It still feels strange to go down the card aisle filled with Mother’s Day cards at CVS and realize that I don’t have a mother to buy one for. I know I could buy one for my daughters or my daughter-in-law but it’s just not the same feeling. I miss my mom.
Many friends and colleagues ask me what vitamins and food I eat to have so much energy. I certainly take my fair collection of vitamins every morning and never miss a meal. (Maybe that’s why I’m a card-carrying Weight Watcher — to little success.) My energy comes from my mom’s DNA; she had an endless source of strength.
I think I also got my ability to lead from my mom. After all, as far back as I can remember, she was president of the PTA, my class mother and my Girl Scout leader. I have a great photo of her in her Girl Scout leader’s hat and dress. She was a leader her whole life and I learned by watching.
She was a survivor also, having crossed the European continent at age 2 on the shoulders of her 13-year-old brother, leaving Kiev for America on the heels of the charging Cossacks. Her love of family was endless and I think that love sustained me through her whole life and beyond. I miss her and I know how proud she was of all I did.
When I was head over heels in love with my jock boyfriend in my first year at an out-of-town college, she knew he was wrong for me. It took an intervention from both my parents, who convinced me they simply couldn’t afford my brother’s tuition and mine away from home so I’d have to transfer to NYU. Little did I know the costs were really the same! But with many tears I left Ray Kells and the University of Rhode Island behind and began my next life. It took a year of tears but, in the end, my mom was right. Before long, I met my future husband and four children later.
I miss my mom.
She had other qualities I also cherish. When my brother or my children went “rogue” on me, I can hear her words, “Keep the door open.” I have lived that advice and how wise it was, because I learned it’s okay to get angry or disappointed but never close the door on your loved ones.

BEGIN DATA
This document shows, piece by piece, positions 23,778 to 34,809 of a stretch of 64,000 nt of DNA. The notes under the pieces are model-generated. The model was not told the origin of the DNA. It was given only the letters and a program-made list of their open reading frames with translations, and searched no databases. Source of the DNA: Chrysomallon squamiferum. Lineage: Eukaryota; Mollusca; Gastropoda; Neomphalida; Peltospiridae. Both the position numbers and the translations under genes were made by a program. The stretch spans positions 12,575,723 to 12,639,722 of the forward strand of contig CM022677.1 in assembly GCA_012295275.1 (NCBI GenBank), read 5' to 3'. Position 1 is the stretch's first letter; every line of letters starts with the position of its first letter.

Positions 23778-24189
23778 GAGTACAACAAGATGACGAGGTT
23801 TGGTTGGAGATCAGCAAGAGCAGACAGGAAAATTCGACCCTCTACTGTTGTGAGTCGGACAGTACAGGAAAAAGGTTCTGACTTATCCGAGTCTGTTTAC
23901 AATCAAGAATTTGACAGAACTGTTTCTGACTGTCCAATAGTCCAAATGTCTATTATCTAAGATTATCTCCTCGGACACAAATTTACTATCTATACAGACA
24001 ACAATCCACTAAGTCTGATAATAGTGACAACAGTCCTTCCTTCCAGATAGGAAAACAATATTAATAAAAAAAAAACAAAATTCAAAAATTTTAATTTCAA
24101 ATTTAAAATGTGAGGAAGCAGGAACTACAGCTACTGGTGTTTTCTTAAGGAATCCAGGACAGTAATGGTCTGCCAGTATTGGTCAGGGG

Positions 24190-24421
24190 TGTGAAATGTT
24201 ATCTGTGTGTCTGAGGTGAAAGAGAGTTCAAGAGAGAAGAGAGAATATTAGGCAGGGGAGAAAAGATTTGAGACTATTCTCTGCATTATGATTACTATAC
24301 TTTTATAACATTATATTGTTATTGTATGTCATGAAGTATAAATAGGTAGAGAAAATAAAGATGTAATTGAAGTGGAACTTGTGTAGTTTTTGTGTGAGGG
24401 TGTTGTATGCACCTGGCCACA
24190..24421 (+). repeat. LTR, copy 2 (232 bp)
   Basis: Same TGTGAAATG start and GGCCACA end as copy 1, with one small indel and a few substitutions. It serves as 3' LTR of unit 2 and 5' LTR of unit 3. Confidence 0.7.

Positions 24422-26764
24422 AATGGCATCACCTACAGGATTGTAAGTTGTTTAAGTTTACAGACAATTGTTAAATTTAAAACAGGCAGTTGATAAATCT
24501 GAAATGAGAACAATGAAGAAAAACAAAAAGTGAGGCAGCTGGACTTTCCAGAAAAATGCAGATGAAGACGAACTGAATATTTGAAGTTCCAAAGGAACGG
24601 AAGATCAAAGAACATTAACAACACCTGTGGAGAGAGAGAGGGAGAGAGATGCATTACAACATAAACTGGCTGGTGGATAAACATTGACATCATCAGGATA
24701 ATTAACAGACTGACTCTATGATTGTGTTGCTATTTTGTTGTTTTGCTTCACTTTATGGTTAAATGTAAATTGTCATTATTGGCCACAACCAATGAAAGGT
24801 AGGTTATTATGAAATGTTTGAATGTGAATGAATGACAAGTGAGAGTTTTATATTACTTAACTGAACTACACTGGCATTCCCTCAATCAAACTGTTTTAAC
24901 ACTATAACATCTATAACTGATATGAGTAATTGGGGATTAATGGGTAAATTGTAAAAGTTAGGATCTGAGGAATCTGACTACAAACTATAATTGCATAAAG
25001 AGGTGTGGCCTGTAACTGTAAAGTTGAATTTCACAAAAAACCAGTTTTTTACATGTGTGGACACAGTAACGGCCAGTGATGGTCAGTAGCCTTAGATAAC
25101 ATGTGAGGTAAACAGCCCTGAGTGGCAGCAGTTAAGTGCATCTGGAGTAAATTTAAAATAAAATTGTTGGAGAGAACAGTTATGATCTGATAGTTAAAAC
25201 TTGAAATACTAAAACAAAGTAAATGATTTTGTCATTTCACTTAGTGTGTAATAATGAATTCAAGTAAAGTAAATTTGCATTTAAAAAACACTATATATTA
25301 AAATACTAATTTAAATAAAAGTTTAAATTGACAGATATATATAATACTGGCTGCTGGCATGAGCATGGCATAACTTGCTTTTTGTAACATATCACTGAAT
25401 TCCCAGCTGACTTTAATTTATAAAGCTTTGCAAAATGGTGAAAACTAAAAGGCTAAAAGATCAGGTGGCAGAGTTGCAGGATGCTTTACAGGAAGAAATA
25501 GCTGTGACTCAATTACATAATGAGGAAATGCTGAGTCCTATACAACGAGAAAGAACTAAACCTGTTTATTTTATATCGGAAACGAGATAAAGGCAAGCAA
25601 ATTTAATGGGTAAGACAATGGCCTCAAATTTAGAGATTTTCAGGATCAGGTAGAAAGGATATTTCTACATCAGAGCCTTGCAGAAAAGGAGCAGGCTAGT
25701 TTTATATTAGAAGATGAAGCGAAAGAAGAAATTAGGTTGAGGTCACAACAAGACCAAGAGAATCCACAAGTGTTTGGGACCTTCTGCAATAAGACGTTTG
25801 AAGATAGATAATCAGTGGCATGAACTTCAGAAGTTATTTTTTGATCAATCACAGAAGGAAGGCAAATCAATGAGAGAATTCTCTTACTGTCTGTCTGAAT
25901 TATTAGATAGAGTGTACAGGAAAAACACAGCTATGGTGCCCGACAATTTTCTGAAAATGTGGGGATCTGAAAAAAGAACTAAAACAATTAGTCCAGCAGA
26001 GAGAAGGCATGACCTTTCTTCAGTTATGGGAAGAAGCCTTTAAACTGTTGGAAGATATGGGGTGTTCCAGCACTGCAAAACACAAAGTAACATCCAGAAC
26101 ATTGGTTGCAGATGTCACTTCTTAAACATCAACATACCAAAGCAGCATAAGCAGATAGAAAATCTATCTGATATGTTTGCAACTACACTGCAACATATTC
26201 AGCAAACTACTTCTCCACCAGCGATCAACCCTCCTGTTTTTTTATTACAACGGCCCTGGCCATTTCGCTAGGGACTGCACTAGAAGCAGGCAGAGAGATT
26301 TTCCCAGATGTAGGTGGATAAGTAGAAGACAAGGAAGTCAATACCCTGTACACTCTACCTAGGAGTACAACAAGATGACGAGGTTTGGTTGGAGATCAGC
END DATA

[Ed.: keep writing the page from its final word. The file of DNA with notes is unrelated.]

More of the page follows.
I miss my mom.
My mom was always there through the trauma of my first born child Lara turning blue in the nursery and her needing enormous support for the 17 years of her life. When I started Life’s WORC, born out of Lara’s needs, my mom was there creating aquarium planters to raise money for my cause, attending all my fundraisers including one in Madison Square Garden starring John Lennon and Yoko Ono, where she sat among the marijuana-smoking massive crowd. She also visited Lara religiously every week while she was in Willowbrook on Staten Island.
I miss my mom.
She was there when I started The Queens Courier, always available as my safety net. I knew I was protected if I failed. She inspired me and gave me my courage to carry on no matter where life led me.
I miss my mom.
We laughed that, as she got older and weaker, she lived my life vicariously. I often say she is still with me, sitting like a beautiful butterfly, on my shoulder, watching me and protecting me.
After all, a mom is a mom forever, and I miss mine!
A Superhero at 4 Years Old
My favorite Sunday morning activity is sitting in bed with the Sunday papers sprawled around me and a cup of coffee as I watch “CBS Sunday Morning,” a show of brilliantly crafted segments. This Sunday had one about a loving little boy from Alabama who is a 4-year-old superhero.
“President Austin,” as he calls himself, feeds the homeless. His dad and he had been watching a segment about a baby panda who was separated from his mom and became homeless. He asked his dad if that happens to humans and when he was told yes, he decided he wanted to help them.
Taking his allowance and the money that he knew his dad would spend on toys for him, he decided, as “President Austin,” that he would feed them. So his dad, in awe of his little superhero son, went along and helped him take to the streets in a superhero outfit printed with the words “Show Love.”
As the boy handed the chicken sandwiches to homeless people, he said, “Show love,” and in most cases, they returned his act of kindness with hugs and awe that a true superhero had come into their lives.
I thought of my grandchildren and how much they have and how big their hearts are, too. Just recently, 6-year-old Addy saw an ad on TV for St. Jude’s Children’s Hospital and decided she would raise money for them. She called her relatives and raised $250. Child power!